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Old 28th October 2009, 14:51   #91
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Malling Nullah is closed more time than it is open! When we went by, we were lucky the road had just reopened after 10 days, and we ourselves had to wait nearly an hour for the rubble to be cleared. I guess Nako has good hotels only because of the frequent problems at Malling Nullah!

The earlier road was a disaster since it was lower down in the Valley (near the river bank) and had more landslides - I think on one occasion 3 kms were completely washed away and the road was closed for over a year. The higher road (present one) was built to take care of the landslide problem but that has not succeeded. I believe they are building an alternative alternative road on the other bank of the River Sutlej, I also saw traces of the under-construction road there - that side seems to have no streams/nullahs and has more solid rock foundation.

And here are the photos we took there at Malling Nullah:




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Old 28th October 2009, 15:03   #92
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The new bypass that everyone talks about is exactly that green arrow stretch. Its one terrible place. That old road is completely history, this is the only one now. Waiting for your next episode.
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Old 28th October 2009, 15:08   #93
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See the capiton comment in this picture of Malling
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Old 28th October 2009, 15:16   #94
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@ Jay, In any case, this road is only temporary and I understand that the new road on the other bank will take another 1-2 years to complete.
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Old 29th October 2009, 09:54   #95
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Default Day 9

Finally it was sunrise and by 7:30 or 8 o’clock, the world became more bearable. We inched out of our rooms and started to brush our teeth.
Of course there was no hot water! And my teeth fell off. Well, the mirror said they were still attached to my gums, but the nerve endings at my gum region could not load these attachments!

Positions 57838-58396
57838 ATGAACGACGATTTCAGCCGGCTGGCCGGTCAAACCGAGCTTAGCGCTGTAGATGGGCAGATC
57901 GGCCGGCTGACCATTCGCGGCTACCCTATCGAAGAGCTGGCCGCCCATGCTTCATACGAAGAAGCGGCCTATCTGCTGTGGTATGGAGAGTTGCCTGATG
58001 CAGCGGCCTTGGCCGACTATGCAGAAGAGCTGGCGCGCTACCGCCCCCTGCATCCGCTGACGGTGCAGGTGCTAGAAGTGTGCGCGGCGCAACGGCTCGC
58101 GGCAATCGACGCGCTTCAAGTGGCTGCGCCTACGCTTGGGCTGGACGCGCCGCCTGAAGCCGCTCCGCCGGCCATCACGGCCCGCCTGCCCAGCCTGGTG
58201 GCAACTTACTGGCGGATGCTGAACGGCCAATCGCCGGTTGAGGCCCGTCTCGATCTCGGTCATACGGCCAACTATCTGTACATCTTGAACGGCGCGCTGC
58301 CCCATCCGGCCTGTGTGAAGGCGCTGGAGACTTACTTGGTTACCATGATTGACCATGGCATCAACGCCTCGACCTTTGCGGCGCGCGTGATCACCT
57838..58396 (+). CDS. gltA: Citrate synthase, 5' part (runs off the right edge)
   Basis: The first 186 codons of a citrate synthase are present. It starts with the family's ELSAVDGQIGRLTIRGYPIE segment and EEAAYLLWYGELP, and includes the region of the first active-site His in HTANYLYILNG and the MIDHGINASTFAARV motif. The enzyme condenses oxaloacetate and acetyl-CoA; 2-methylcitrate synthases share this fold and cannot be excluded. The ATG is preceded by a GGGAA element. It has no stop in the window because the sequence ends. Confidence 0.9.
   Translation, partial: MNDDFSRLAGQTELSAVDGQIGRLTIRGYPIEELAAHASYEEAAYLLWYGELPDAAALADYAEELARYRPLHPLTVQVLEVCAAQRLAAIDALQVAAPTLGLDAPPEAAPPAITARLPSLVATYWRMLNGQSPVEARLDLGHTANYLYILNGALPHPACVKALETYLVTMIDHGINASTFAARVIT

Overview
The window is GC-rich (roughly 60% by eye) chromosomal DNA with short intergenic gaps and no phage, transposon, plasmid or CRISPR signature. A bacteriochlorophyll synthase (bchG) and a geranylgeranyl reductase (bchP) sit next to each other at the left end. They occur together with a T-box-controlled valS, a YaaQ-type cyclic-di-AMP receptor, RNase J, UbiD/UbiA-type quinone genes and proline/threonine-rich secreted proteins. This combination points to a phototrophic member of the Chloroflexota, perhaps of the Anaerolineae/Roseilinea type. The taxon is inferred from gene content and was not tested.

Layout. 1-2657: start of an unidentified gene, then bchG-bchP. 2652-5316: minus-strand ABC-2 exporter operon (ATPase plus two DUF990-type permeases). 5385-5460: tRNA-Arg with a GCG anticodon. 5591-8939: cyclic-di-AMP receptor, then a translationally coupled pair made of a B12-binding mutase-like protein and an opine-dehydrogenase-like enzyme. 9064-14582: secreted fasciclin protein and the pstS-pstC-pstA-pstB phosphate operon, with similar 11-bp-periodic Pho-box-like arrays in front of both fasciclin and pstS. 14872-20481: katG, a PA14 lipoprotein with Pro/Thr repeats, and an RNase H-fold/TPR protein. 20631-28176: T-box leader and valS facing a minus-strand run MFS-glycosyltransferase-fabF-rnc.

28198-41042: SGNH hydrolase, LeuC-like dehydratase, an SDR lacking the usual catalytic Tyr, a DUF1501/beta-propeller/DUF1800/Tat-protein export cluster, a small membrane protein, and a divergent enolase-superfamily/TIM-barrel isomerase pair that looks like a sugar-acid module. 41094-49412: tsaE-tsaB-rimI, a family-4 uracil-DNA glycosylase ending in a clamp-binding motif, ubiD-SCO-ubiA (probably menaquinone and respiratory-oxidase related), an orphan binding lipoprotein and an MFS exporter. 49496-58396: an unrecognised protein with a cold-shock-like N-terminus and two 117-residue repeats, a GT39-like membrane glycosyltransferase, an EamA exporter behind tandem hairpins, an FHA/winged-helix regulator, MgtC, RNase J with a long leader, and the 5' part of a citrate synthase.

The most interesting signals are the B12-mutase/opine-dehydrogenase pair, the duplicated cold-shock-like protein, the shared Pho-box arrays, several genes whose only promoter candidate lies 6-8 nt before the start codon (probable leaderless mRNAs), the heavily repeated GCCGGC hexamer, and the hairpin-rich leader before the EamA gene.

Meanwhile, our hotel guy made some hot tea for us and I gulped down the tea along with residual toothpaste in my mouth. It tasted funny.
But I could atleast feel my teeth.
Post a few more cups of tea and alu parathas, we were ready to go. We checked out, loaded the luggage back into the car and started for the nullah region.
The Himachal Tribal Circuit - 2009-01-start.jpg



We thought of checking the nullah and if it didn’t show immediate promise, we would go and visit Yungthang and Leo. These were some 10/15 Kilometers from Nako. But I had only about 25 litres diesel balance and this plan would need fresh diesel supply.
We enquired near the helipad where all the stranded trucks are parked. Nobody had extra diesel. Forget diesel, they didn’t have food. The only truckers Dhaba there had run out of supplies and all those drivers, must be a hundred of them, had to survive those vicious cold nights without food.
Dejected, we gave up Yungthang and Leo plans and proceeded towards the Nullah. We were there around 10:30 AM.

Situation is same as yesterday.
The Himachal Tribal Circuit - 2009-02-nullah-situation.jpg


The rickety JCB is picking up about 5 out of a million stones at every attempt and taking 10 minutes to shove them down the hill. The centre piece is sitting with full glory.
The Himachal Tribal Circuit - 2009-03-rickety-jcb.jpg



We came across one important looking uniform clad gentleman. We asked him and got to know that he had ordered a bulldozer from Pooh, which would arrive any minute. Meanwhile, they are rigging the stone for blast. So, they would blast it into pieces and then bulldozer will clear the way. Simple enough.
Road should open up by 4 o’clock max. We hung around a little here and there.
The Himachal Tribal Circuit - 2009-04-hanging-around.jpg



Slowly it was around 12:30 PM, no sign of blast or Bulldozer. Our important guy is also not present in the scene. The JCB keeps at it. And we are hungry.

Option 1 – Go to Nako and have food, come back by 4 o’clock. I am averse to the plan due to diesel situation. Although it’s barely 2/2.5 kilometers but the nako to Nullah journey is purely first gear 3500 rpm drive.

Option 2 – Go to helipad and check if the truckers dhaba could serve anything. Given the morning scene we have observed, a slim chance.